President Joyce Banda is caught up in a legal land battle between Press Agriculture and Deloitte & Touché (Malawi) on one hand and Ralph Tseka on the other.
According to court documents, Tseka accuses Press Agriculture and Deloitte & Touche (Malawi) of selling 260-hactare Anchor Farm—formerly Nantipwiri—in Thyolo that he says was already offered to him.
Tseka’s lawyer Maxwell Tembo claims that when Press Agriculture and Deloitte & Touché (Malawi) withdrew the offer from his client, they sold the land to government.
Nation on Sunday now understands that the land in question is the same that President Banda, on November 6 last year, directed that it be distributed to landless people of Thyolo under one of her many pet projects—the Presidential Initiative on Poverty and Hunger Reduction (PIoPHR).
At the time of the presidential directive, Tseka had already sought a court injunction stopping Deloitte as first defendants and Press Agriculture as second defendants from withdrawing the sell from him and offering it to another party. Delloite are Press Agriculture’s advisers in the transactions.
But despite the court order, Deloitte and Press Agriculture apparently proceeded to transact on the land, according to lawyer Tembo.
This prompted Tseka to move the High Court to commence motion for committal to prison of Deloitte resident partner Nkondola Uka and Press Agriculture general manager Albert Nkhono. Hearing of the court starts on January 30 2014.
Tembo confirmed on Tuesday that he is commencing the criminal case of contempt on a civil case number 538 of 2012 against Uka and Nkhono for withdrawing the offer to Tseka.
According to Tembo, Press Agriculture offered the land to Tseka but later withdrew it, forcing Tseka to seek an injunction against the move. Justice Rachel Sikwese granted the injunction.
In a sworn affidavit, Tembo argued that the court had ordered an interlocutory injunction to restrain the defendants from withdrawing an offer to sell Nantipwiri Estate to the plaintiff or otherwise rescinding the contract of sale of Nantipwiri Estate to the plaintiff.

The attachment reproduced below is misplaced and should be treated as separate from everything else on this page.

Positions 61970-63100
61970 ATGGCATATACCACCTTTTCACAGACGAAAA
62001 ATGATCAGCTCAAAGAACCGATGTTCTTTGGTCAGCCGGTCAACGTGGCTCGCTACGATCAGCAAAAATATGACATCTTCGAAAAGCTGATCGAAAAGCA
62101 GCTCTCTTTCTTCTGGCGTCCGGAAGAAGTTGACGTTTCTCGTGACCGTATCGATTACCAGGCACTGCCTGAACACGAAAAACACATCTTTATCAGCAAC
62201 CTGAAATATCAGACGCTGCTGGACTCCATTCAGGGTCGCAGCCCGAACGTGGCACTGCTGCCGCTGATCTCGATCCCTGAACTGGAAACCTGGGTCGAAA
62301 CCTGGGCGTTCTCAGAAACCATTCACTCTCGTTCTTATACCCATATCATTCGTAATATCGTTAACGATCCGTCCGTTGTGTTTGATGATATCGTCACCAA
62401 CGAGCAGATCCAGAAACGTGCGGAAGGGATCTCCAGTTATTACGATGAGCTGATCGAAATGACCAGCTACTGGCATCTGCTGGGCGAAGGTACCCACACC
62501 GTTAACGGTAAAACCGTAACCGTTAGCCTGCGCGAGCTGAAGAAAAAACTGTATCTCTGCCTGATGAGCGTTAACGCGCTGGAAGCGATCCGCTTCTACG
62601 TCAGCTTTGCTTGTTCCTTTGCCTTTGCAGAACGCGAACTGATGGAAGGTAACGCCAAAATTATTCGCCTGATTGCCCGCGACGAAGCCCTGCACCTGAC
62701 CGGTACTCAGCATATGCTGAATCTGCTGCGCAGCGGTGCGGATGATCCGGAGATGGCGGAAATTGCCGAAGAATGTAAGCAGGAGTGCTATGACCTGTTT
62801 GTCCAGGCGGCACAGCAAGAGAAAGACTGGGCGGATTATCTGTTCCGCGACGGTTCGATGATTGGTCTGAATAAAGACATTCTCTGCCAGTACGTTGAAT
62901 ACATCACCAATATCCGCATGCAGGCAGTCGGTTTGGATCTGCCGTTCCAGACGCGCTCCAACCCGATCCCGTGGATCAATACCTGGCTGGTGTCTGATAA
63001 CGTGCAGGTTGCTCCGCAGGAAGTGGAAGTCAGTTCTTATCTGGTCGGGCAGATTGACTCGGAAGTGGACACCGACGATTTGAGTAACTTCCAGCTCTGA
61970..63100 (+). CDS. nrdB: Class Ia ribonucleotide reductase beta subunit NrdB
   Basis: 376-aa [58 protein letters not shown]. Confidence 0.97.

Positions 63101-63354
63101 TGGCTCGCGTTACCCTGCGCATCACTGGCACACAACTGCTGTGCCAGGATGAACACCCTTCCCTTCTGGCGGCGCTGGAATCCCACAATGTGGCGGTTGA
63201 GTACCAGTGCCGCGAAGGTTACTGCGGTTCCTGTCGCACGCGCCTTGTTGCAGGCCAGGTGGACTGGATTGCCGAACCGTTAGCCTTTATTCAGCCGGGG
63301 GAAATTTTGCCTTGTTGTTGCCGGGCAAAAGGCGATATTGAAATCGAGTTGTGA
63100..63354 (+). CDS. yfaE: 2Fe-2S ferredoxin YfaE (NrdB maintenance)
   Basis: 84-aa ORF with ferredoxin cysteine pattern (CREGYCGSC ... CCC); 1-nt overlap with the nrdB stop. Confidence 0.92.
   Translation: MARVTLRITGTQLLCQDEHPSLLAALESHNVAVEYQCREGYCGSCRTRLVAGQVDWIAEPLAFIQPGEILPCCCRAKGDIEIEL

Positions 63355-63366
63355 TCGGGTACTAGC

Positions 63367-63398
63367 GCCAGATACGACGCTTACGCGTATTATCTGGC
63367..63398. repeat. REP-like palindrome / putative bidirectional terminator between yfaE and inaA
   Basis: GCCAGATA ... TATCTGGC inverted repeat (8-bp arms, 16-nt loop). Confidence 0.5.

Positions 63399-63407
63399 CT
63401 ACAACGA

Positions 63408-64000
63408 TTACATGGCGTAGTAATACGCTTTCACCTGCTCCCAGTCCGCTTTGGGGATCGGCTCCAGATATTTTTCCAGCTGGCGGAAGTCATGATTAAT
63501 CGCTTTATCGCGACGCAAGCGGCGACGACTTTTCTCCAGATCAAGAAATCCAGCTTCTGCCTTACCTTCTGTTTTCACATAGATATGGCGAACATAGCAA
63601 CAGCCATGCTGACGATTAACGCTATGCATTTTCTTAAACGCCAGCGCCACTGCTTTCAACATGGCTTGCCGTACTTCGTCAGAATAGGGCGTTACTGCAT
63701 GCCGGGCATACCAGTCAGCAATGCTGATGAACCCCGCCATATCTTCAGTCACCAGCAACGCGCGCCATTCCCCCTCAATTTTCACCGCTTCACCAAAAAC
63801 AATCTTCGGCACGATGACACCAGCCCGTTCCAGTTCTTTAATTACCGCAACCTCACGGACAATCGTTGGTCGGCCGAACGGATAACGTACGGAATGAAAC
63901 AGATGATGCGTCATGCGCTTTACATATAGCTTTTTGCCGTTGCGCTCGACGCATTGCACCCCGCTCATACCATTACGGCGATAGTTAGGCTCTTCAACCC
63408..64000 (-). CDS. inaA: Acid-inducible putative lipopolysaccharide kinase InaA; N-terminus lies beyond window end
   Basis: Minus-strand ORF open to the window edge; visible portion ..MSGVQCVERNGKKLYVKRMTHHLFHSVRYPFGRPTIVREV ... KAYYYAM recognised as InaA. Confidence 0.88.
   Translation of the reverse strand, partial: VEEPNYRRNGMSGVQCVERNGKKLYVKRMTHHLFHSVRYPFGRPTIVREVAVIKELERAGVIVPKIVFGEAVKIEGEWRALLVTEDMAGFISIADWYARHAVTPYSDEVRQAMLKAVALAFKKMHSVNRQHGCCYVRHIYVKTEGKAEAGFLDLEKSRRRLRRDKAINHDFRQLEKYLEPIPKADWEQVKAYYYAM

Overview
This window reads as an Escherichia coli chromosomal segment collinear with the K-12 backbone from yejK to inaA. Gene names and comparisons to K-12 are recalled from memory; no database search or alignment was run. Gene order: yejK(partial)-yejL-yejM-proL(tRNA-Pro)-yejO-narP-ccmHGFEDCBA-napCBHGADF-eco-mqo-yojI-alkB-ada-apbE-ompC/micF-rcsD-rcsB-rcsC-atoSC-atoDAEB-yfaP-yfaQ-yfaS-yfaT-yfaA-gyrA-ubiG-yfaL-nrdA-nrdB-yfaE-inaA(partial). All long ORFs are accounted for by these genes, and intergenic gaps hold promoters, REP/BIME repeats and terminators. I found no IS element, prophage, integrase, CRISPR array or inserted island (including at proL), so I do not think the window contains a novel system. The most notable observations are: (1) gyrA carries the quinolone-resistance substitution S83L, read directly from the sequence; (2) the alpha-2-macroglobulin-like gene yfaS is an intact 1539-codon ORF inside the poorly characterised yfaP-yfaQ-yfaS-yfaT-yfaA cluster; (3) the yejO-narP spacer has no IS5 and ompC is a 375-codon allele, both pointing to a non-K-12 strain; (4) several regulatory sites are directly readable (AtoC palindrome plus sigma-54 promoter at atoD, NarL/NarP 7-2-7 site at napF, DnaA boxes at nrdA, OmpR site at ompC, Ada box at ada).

The affidavit reads in part: “The court made an order of stay of Justice Sikwese refusing to grant an injunction to restrain the defendants from withdrawing an offer to sell Nantipwiri Estate or otherwise rescinding the contract of sale of Nantipwiri Estate to the plaintiff and a copy was served on the defendants.
“Although the said order was served on the defendants, I am informed that the first and second defendants acting through resident partner Mr. N.T Uka and general manager Mr. Albert Nkhono have proceeded to sell the estate which is the subject of this case.
“The conduct of Mr. N.T Uka and Mr. Albert Nkhono amounts to contemptuous disregard of the court’s order with impunity as if they are above the law.,” reads the affidavit in part.
Both Nkhono and Uka on Wednesday said they were aware of the court proceedings and that the matter was in the hands of their legal teams who, they said, will defend their decision in court.
However, Thyolo district commissioner Bennet Nkasala said on Wednesday that he was not aware that the said land was under any dispute and that government would proceed with the President’s directive to distribute the land to the poor.
“What we know is that government has allocated the land to the landless under the Presidential Initiative on Poverty and Hunger Reduction,” he said.
Nkasala added that the case does not concern his office, saying: “I feel the matter is between Press Agriculture and the initial purported buyers. The court will determine how the two will sort out each other.”
Special political and communication assistant to the President, Elias Wakuda Kamanga, said he was not aware that the said land was entangled in a court case and asked for more time to consult on the matter.
“I have to consult. I have to talk to the DC of Thyolo and the subject [President Banda] and the consultations might take some time,” he said.